14:20 Lau_of_DK: Poll: If ClojureQL was totally DB-agnostic, EXCEPT for adding FOREIGN keys in Create-table (which would break on Oracle), would that be good enough?

14:21 technomancy: as long as it doesn't require code modification to switch DBs, it should be fine.

14:21 hiredman: sounds good enough to me, but I've never used Oracle

14:21 technomancy: (so just don't do the FK stuff; simply warn instead of making folks go in and disable FK-related code.)

14:22 Lau_of_DK: technomancy: You never specify which DB youre working on with ClojureQL technomancy , it always works it out on its own

14:24 technomancy: sure

14:24 Lau_of_DK: The only thing it would mean in practice, was that if you know about this, you can actually modify the create string manually when writing it up

14:25 But standard (create-table foo [id "int" name "varchar"] :foreign-key (id bar)) would break on Oracle

14:26 technomancy: see I would prefer if it simply discarded the incompatible bits with a warning but continued to work without modification

14:26 karmazilla: Oracle supports foreign keys, doesn't it?

14:26 technomancy: ... but I'm not ever going to use Oracle, so whatever. =)

14:28 danlarkin: Lau_of_DK: so the issue is that you can make clojureql work for all DBs on all operations /except/ CREATE TABLE on Oracle?

14:34 Lau_of_DK: danlarkin: More specifically. ClojureQL works on all major SQL implementations, with every single operation without knowing which DB its interfacing with, with 1 single exceptions: Create-table with a foreign key constraint on Oracle

14:34 karmazilla: It sure does, but has a bad way of declaring them

14:36 danlarkin: Add check for oracle in there, I'd say. Always better to let the library encapsulate ugly code than force it on the user

14:38 Lau_of_DK: danlarkin: Its not possible to add a check, because the statements never realize which DB theyre working on. I think the best path would then be in the docs to specificy, that in this unique case, supply a key like :oracle)

14:39 danlarkin: :-/ I'll never use oracle so this doesn't bother me practically, but bothers me in principle

14:39 gnuvince: Lau_of_DK: I like how Django's ORM does it: common operations (selecting, inserting, updating) are DB agnostic, but it is possible to drop down to raw SQL to use some of the DB-specific features.

14:40 danlarkin: When creating a connection to the database could you allow a parameter for database type? that would be the correct place for :oracle to go

14:41 and then it would let you scale when you find other idiosyncrasies for other RDBMS'

14:41 Lau_of_DK: True, but the backend works very simply like (run conn-info (query foo bar baz)). Its the query construct that needs to conform to any specific syntax, not the backend bit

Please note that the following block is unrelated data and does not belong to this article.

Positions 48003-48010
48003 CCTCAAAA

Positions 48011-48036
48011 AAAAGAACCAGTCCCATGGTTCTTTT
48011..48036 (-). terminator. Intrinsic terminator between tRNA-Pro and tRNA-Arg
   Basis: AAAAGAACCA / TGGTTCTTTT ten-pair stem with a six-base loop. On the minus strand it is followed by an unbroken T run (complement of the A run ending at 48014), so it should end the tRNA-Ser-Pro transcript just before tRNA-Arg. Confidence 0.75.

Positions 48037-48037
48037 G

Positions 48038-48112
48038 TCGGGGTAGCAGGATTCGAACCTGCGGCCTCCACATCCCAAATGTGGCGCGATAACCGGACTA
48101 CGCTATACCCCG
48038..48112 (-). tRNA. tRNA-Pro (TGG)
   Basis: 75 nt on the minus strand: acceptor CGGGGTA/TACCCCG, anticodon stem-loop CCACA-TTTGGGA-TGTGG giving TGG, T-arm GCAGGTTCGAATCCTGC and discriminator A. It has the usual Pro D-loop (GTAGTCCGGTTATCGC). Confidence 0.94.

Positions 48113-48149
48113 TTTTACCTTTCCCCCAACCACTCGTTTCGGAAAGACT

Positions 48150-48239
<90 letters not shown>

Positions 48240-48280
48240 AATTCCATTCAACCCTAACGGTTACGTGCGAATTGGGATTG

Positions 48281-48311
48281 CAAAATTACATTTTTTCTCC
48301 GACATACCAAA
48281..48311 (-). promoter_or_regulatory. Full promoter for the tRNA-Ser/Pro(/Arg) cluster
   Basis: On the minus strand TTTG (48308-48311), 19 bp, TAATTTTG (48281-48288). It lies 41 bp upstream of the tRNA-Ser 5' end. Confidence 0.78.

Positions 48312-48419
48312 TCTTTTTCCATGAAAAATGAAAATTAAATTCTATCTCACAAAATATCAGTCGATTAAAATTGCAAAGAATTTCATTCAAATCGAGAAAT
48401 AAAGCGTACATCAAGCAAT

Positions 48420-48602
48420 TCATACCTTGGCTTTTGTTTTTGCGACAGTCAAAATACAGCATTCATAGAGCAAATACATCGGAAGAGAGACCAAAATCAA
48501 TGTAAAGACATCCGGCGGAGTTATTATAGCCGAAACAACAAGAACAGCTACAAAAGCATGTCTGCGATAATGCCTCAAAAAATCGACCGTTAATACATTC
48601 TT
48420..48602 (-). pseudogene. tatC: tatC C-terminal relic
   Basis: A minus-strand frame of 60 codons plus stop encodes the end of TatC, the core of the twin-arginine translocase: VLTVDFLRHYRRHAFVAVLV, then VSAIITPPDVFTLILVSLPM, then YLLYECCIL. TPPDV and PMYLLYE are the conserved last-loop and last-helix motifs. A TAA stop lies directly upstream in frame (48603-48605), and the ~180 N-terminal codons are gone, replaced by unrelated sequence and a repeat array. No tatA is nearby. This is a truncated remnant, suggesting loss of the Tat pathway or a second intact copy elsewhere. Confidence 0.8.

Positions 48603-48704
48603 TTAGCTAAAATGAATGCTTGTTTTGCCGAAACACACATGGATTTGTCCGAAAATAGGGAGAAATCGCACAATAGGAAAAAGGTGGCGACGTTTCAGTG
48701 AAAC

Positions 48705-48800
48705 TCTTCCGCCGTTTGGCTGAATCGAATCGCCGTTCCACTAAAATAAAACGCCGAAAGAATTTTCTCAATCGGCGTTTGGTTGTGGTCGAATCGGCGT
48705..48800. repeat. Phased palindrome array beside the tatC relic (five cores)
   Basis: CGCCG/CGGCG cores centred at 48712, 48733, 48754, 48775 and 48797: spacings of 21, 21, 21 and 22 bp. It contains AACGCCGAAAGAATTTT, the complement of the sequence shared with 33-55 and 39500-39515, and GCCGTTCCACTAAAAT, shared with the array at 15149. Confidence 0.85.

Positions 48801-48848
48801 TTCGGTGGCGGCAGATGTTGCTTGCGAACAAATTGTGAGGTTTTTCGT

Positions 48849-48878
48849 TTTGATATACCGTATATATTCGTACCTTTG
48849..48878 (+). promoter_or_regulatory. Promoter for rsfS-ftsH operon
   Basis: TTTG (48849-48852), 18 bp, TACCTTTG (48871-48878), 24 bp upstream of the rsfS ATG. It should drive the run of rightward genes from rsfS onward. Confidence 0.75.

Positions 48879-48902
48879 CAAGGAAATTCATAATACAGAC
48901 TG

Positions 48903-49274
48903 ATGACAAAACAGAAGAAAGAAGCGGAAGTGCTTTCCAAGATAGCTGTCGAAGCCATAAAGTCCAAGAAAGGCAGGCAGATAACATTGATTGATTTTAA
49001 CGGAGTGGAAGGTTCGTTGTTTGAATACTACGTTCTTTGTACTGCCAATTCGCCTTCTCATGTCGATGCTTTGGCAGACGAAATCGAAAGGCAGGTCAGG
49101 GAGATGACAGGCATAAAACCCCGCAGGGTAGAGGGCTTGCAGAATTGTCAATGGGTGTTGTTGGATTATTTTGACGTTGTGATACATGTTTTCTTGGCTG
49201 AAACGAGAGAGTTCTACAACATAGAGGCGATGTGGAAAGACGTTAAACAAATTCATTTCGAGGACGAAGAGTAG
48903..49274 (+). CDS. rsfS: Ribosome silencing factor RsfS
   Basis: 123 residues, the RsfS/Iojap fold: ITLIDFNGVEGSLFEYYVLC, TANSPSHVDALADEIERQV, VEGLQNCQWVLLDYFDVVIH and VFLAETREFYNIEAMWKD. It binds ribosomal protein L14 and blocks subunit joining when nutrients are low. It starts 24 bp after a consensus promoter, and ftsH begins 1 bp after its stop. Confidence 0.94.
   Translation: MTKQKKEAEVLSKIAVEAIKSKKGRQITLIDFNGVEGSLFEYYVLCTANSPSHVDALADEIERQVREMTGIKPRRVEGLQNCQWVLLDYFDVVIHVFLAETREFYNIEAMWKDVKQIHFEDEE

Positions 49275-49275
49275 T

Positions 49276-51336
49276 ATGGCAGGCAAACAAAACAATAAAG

14:42 danlarkin: perhaps the backend could pass its db-type parameter in to query?

14:42 Chouser: Lau_of_DK: have you tried any tables or columns with mixed upper/lower case?

14:43 danlarkin: I haven't spent much time with the source of clojureql, sorry if my suggestions don't really jive with how it works

14:43 Lau_of_DK: Chouser: Tried with Capital firsts

14:43 danlarkin: Its always nice to have feedback, disregarding the depths of your understanding

14:44 Chouser: hm. I'm really surprised this is the only time you've had to know which dbms you're producing SQL for.

14:45 Lau_of_DK: Chouser: Its quite an impressive piece of work

14:45 danlarkin: Lau_of_DK: you forgot to feign modesty :)

14:45 Lau_of_DK: Yea, I dont use that very often

14:46 hiredman: clojurebot: clojureql is also a quite impressive piece of work

14:46 clojurebot: 'Sea, mhuise.

14:46 Lau_of_DK: Chouser, if you consider this

14:46 (create-table table1 [id "int" name "varchar(100)"] :primary id :auto-inc id)

14:47 This will need to be written directly to either Oracle, Mysql, or Sqllite, theyre all different

14:47 Instead we do this

14:47 dk.bestinclass.clojureql> (vb (create-table table1 [id "int" name "varchar(100)"] :primary id :auto-inc id))

14:47 (primary key)

14:47 CREATE TABLE table1 ( id int,name varchar(100) )

14:47 ALTER TABLE table1 add primary key (id)

14:47 ALTER TABLE table1 change id id int AUTO_INCREMENT

14:47

14:47 (vb= View batch)

14:47 That works on all dbms's

14:47 technomancy: sqlite supports foreign keys?

14:49 Lau_of_DK: kotarak ?

14:49 kotarak: here?

14:49 Lau_of_DK: sqllite + foreign keys?

14:50 kotarak: It seems, it is supported.

14:50 danlarkin: I definitely think eventually you're going to need to produce custom SQL for different RDBMS'. It's impressive you've gone this far without having to

14:50 technomancy: cool! guess I haven't really looked into it in a while.

14:50 Chouser: a column named FooBar requires double-quotes in psql, but mysql interprets double-quotes as a string, and requires back-quotes instead.

14:51 kotarak: This alter table was a good idea. Chapeau

14:53 hiredman: Lau_of_DK: doesn't work with postgresql

14:54 Lau_of_DK: hiredman: Post is next on my test list, most cases should work fine with it

14:54 hiredman: well, the create-table example you just gave does not

14:54 Lau_of_DK: I'll look into it

14:58 hiredman: A little odd, since it matches what their docs specificies.. I'll have to install to check it out

14:59 hiredman: Lau_of_DK: actually I looked at it before, and from what I recall, you need the word "set" in there somewhere

14:59 Lau_of_DK: http://www.postgresql.org/docs/7.4/interactive/sql-altertable.html

15:00 If you find the ADD PRIMARY KEY example, and check your batch, you'll see its the same

15:00 hiredman: Lau_of_DK: that is not where it fails

15:00 it fails on the auto inc bit

15:00 Lau_of_DK: "The ADD COLUMN form conforms with the SQL standard, with the exception that it does not support defaults and not-null constraints, as explained above. The ALTER COLUMN form is in full conformance. "